Sam: Nope.

Martha: Now.

Sam: Fine, fine.

(She exits, and Frey follows)

Martha: He just left during a blessing, I know it’s not “right” but he’s not hurting anyone.

Nanna: He’s hurting me, he’s hurting his children, and he’s hurting his people.

Saul: We’re doing our best; we’re setting him on the right path.

Nanna: Then do better. (beat)  I’m not going to be alive for very much longer.

Martha: Don’t think like that.

Nanna: Oh, please…I won’t be, and before you know it you be my age.  You’re going to lose him.  This is how it starts:  First the benedictions, then the services, and before you can push a tanach back into his hands he’ll be preaching atheism.  If you can’t make him respect where we came from, then he will never carry our ways on to his children.

Martha: What if he doesn’t want to?

Nanna: It’s not about him.  It’s not about you, or me.  It’s about us.  Soon enough, we’ll be gone.  And what can we do about it?  Nothing.  So we leave something behind.  Even on his deathbed Eric made me put a burning splint in his hand and lift his arm so he could light those candlesticks on Friday night.  The next week, he was dead and I was lighting them by myself.  One day, probably one day soon I’ll be dead and you’ll still light the candles every week, and when you’re gone, David and Sam should be doing the same.  You, both of you-will have left nothing except your ashes if they don’t. Why have we survived for five thousand years, even in the face of certain destruction?

Martha: I know why.

Nanna: Because your grandfather made Eric light the candles in the Krakow ghetto, and Eric made you and your brothers light them here.  You must make him know how important it is that he lights his candles so he can have his children to do the same.

Saul: (beat) Let’s eat something…

Nanna: What about the motzi?

Saul: Well…David’s not here, what’s the harm?  I’m hungry, you’re hungry…

Nanna: Saul, my son in law, (suspenseful pause) you have a very good point.

(They serve themselves and begin to eat. David enters with Jamie.  If David’s expression is soft and sensitive, Jamie’s should be anything but.  He’s flamboyant, loud, brash, and shameless.  He is proud of who he is and it shows in the way he moves.  When he speaks, it is in bold, sassy, staccato phrases and tones.  His manner of dress should further denote his sexual orientation.)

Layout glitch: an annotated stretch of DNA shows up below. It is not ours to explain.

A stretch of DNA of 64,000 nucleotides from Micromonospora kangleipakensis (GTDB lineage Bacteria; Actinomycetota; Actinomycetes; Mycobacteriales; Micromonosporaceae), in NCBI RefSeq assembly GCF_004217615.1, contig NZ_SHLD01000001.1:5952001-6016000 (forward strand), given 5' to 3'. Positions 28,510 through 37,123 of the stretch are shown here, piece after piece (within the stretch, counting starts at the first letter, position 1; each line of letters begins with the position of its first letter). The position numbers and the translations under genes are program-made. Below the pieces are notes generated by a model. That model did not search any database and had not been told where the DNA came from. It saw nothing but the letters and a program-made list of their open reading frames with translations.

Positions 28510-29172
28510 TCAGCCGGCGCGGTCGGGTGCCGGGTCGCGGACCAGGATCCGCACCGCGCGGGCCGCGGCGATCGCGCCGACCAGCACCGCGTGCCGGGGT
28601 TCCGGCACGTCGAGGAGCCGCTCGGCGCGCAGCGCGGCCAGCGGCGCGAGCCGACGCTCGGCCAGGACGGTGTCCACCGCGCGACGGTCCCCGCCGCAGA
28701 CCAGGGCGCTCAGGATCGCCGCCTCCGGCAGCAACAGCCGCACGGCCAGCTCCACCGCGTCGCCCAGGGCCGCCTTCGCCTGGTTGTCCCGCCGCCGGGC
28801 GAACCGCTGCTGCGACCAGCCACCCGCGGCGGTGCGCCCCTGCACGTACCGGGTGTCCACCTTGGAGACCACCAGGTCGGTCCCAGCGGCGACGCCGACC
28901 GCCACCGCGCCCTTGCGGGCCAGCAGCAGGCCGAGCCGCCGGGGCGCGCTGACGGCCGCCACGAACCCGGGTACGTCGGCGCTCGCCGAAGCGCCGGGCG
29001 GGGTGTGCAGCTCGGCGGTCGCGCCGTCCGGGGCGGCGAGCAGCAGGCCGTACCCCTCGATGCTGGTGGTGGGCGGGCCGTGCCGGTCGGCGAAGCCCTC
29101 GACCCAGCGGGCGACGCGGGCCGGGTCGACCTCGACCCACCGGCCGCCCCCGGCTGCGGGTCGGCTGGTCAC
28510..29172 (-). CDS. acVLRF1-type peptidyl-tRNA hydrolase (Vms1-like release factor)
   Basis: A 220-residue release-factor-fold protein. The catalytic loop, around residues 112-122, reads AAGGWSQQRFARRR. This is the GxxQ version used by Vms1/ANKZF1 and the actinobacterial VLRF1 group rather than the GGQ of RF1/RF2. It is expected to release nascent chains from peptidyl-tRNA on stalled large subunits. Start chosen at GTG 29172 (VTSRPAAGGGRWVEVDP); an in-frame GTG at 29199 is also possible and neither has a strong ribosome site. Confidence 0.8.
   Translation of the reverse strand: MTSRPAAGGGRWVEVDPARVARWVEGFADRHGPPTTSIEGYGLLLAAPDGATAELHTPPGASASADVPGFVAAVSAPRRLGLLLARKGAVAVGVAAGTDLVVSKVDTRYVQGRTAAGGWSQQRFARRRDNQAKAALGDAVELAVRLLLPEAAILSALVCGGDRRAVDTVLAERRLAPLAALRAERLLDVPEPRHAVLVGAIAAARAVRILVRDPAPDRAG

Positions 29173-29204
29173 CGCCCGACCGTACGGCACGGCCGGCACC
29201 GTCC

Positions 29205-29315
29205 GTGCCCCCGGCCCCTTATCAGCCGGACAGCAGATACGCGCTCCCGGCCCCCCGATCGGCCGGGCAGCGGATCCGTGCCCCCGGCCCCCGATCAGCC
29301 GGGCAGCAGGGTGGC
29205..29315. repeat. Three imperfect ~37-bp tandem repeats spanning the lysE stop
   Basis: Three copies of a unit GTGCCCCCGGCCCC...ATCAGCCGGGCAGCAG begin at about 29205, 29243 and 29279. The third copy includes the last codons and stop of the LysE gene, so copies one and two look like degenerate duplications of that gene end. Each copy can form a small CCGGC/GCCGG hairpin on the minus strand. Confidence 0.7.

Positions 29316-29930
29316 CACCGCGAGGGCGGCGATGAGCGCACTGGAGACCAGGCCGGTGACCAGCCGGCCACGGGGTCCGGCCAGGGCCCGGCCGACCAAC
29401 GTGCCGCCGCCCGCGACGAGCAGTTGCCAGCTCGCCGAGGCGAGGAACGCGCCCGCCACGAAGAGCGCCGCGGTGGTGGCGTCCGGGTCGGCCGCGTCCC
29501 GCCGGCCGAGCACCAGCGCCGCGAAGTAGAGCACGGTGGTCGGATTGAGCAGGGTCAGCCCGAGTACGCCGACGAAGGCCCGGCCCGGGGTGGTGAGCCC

David: Looks like you three got started; it looks delicious.

Nanna: It is.  Who’s this with you?

Jamie: A friend of his.  Jamie?  Damn shame, thought the world knew my face already.  Don’t remember me?

Nanna: It’s all coming back to me now.

Saul: David, what is he doing here?

David: He was just dropping off my second phone.

Martha: I still have no idea in the world why you need two cellphones…

David: It’s my business phone; everyone’s using separate personal and professional numbers these days.

Nanna: This friend of yours seems like quite the professional.

David: It was free anyways.

Jamie: Not taking a free phone? That would be cray.  Anyways, he left it at my studio.

Nanna: What were you doing in his…”studio”.

Jamie: Business things.

Saul: What sort of business things?

Jamie: Things that aren’t any of your business.

David: (Playfully) Stop it!  No; I was helping him with his film project.

Martha: What about?

Jamie: Business; different kinds of alternative methods of doing business.  Like scissoring?

Nanna: How charming.

Jamie: Well, I guess I’d better take my leave.

David: Where are you going tonight?

Jamie: Tragically, I seem to have found myself alone for the evening.

David: Stay here?

Jamie: Oh, I couldn’t…

David: You’ll forgive yourself.  Come on.

Martha: I’m sorry, but we don’t have another place on the table set.

(Sam entering.  She has not changed her clothes)

Sam: It’s no problem; I can do it in a moment.

Martha: I don’t think I made enough food for seven…

David: But you said we’d be having leftovers for weeks.

Martha: Sam, what did I tell you?

Sam: What?  It must have slipped my mind.

Martha: Please…oh, whatever, wear the damn thing.

Saul: No.  You can’t just let her…

Jamie: I don’t know what you two are bickering about!  You look gorgeous honey.